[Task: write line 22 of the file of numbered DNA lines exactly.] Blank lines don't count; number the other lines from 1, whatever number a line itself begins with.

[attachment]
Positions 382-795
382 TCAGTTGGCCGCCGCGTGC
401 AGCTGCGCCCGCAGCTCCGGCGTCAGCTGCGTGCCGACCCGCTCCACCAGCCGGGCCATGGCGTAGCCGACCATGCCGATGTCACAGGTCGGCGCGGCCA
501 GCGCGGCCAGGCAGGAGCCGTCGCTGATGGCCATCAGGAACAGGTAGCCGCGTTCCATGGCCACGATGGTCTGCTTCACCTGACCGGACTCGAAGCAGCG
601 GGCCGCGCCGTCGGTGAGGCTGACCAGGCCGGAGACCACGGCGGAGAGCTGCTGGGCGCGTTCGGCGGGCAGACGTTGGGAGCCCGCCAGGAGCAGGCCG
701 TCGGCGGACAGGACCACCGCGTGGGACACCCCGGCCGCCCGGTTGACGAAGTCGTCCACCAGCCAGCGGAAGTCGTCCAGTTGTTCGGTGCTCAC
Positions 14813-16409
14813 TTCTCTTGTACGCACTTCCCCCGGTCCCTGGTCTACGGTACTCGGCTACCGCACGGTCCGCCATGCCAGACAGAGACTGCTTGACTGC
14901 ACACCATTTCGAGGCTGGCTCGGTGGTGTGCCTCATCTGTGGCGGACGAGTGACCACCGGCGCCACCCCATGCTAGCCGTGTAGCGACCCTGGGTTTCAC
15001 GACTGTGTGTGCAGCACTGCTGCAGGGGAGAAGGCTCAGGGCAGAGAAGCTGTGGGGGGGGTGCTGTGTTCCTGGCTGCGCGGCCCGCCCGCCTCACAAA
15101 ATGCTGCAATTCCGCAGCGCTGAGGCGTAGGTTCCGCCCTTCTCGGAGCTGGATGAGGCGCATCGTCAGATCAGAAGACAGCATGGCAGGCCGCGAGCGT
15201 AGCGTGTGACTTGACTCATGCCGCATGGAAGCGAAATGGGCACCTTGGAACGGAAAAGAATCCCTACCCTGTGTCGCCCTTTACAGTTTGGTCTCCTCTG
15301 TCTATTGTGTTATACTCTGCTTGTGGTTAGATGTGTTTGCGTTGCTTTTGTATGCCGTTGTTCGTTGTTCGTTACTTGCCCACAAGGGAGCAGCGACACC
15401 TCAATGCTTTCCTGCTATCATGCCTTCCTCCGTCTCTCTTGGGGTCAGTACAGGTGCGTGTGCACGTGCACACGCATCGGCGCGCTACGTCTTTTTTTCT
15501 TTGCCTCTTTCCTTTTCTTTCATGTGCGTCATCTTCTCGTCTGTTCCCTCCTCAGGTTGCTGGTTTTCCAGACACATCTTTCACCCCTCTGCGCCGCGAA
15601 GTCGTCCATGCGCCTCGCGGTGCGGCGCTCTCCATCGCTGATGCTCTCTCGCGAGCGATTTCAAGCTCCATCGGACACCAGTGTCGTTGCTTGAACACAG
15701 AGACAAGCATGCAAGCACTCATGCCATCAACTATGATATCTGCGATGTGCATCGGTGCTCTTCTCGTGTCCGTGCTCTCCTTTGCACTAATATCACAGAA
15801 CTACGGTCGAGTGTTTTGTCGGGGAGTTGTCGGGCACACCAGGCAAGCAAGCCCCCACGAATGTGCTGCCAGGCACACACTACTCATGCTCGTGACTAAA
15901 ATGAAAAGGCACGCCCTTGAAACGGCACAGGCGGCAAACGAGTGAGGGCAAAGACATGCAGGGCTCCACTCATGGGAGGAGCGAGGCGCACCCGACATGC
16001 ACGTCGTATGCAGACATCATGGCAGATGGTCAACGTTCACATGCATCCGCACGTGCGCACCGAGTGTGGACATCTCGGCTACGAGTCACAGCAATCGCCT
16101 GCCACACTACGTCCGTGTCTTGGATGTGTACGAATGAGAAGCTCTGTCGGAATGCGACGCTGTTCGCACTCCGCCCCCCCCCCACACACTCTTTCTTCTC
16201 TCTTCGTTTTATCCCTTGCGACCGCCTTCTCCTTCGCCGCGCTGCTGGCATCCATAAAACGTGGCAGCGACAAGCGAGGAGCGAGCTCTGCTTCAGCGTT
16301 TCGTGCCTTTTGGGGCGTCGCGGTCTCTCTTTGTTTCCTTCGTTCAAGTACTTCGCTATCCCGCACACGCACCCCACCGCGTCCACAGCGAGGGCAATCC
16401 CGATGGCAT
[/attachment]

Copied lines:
16201 TCTTCGTTTTATCCCTTGCGACCGCCTTCTCCTTCGCCGCGCTGCTGGCATCCATAAAACGTGGCAGCGACAAGCGAGGAGCGAGCTCTGCTTCAGCGTT